The Book of Psalms consists of 150 songs praising and exhorting God. While Psalms of praise and Psalms of exhortation arise out ot very different circumstances and project very different tones, the fundamental content is the same. As we shall see, some Psalms praise God for being God while others exhort God to be God. In either case, the focus of the Psalm is on God’s nature and, of course, we know that God is God and cannot be otherwise.
Almost half of the Psalms are attributed to King David but in fact the Book probably consists of smaller anthologies (e.g. Ps. 120 – 134) and individual entries collected and integrated into the master text over a period of several hundred years.
The Book of Psalms is organized into 5 books, each ending with a doxology. For example, the 4th book ends with the closing verse of Psalm 106: “Blessed be the Lord, the God of Israel, from everlasting to everlasting! Let all the peoples say, Amen! Hallelujah!”
While there are many similarities and even overlaps among the Psalms, there is also great thematic and stylistic diversity. Plus, the Psalms span a wide range of theological and philosophical sophistication.
Notes prefacing the Book of Psalms in the New American Bible divide the Psalms into 3 major categories:
(1) Psalms of Praise
(2) Psalms of Thanksgiving
(3) Psalms of Lament
And several minor categories:
(4) Royal Psalms (Ps. 20, 21, 72)
(5) Wisdom Psalms (Ps. 37, 49)
(6) Torah Psalms (Ps. 1, 19, 119)
(7) Historical Psalms (Ps. 78, 105, 106)
(8) Liturgical Psalms (Ps. 15, 24) (All Psalms are ‘liturgical’ but these Psalms may be self-contained liturgies in themselves.)
Rather than separate Psalms according to their stated purpose or style of composition, I would prefer to identify the major currents that run throughout the entire text. Instead of slicing the Book of Psalms vertically into categories and I would prefer to slice the text horizontally into its primary themes.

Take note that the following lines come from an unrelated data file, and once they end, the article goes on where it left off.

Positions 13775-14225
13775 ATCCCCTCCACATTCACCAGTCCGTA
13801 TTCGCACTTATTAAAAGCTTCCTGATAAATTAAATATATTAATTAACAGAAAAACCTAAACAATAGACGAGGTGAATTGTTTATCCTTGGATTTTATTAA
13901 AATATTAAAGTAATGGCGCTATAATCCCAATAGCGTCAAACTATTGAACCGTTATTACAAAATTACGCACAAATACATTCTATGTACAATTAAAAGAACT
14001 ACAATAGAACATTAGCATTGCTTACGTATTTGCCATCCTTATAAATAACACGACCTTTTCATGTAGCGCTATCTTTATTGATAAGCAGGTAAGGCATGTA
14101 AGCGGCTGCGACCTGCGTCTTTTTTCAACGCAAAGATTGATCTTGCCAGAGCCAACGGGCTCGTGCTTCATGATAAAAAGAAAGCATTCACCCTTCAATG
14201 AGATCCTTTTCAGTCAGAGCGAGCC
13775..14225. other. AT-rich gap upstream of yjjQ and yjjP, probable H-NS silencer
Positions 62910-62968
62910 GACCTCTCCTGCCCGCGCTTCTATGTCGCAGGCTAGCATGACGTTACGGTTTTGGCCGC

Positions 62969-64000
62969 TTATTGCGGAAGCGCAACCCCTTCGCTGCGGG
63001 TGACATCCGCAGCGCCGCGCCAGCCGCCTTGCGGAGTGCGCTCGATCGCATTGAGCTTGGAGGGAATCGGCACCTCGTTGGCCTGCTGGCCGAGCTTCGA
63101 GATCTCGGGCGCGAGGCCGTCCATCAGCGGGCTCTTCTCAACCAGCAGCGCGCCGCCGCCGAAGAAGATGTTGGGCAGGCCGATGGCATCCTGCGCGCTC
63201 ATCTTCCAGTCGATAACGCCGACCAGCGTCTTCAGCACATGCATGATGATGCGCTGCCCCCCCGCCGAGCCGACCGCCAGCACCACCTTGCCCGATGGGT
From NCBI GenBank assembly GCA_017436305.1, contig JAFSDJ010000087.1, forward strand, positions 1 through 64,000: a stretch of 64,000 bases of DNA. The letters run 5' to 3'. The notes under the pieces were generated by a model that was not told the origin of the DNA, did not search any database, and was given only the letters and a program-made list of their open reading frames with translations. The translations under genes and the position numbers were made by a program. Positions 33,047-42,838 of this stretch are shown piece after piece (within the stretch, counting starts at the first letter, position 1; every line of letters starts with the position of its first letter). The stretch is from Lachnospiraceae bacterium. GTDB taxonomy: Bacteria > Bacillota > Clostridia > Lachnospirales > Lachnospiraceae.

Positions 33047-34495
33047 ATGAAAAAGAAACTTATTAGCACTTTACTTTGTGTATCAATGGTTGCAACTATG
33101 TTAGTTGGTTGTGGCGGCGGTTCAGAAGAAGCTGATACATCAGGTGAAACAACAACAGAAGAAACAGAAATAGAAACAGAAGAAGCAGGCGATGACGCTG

For example, the very first Psalm begins, “Blessed is the man who does not walk in the counsel of the wicked…the law of the Lord is his joy and on his law he meditates day and night.” This theme, delight in the law of the Lord, recurs many times throughout the Psalms:
The law of the Lord is perfect…the decree of the Lord is trustworthy…the precepts of the Lord are right…the command of the Lord is clear…the fear of the Lord is pure…the statutes of the law are true, all of them just. (Ps. 19)
I delight to do you will, my God; your law is in my inner being (Ps. 40)
In your statues I take delight…my soul is stirred with longing for your judgments…lead me in the path of your commandments for that is my delight…my heart is set on fulfilling your statues, they are my reward forever…your law I love. (Ps. 119)
Delight in the law of the Lord leads naturally to a desire to understand better God’s will:
Lord, guide me in your justice…make straight your way before me (Ps. 4)
Make known to me your ways, Lord; teach me your paths (Ps. 25)
Teach me, Lord, your way that I may walk in your truth, single-hearted and revering your name (Ps. 86)
I am a sojourner in the land; do not hide your commandments from me. At all times my soul is stirred with longing for your judgments. (Ps. 119)
Why does the Psalmist delight in the law of the Lord and seek a better understanding of his will? Psalm 9 sums it up: “The Lord is revealed in making judgments”, and it is precisely that revelation we seek when we pray the Psalms.
Surprisingly, the Psalms offer few details about the content of God’s law and will. Perhaps the Psalmist assumes his hearers know these details by heart; but there is one remarkable exception to this generalization. The Book of Psalms is infused throughout with a concern for and a dedication to the poor. God’s law and will are all about the welfare of the disadvantaged:
The Lord is a stronghold of the oppressed (Ps. 9)
You win justice for the orphaned and the oppressed (Ps. 10)
They would crush the hopes of the poor, but the poor have the Lord as their refuge (Ps. 14)
O God, give your judgment to the King; your justice to the King’s son, that he may govern your people with justice, your oppressed with right judgment…that he may defend the oppressed among the people, save the children of the poor and crush the oppressor… (Ps. 72)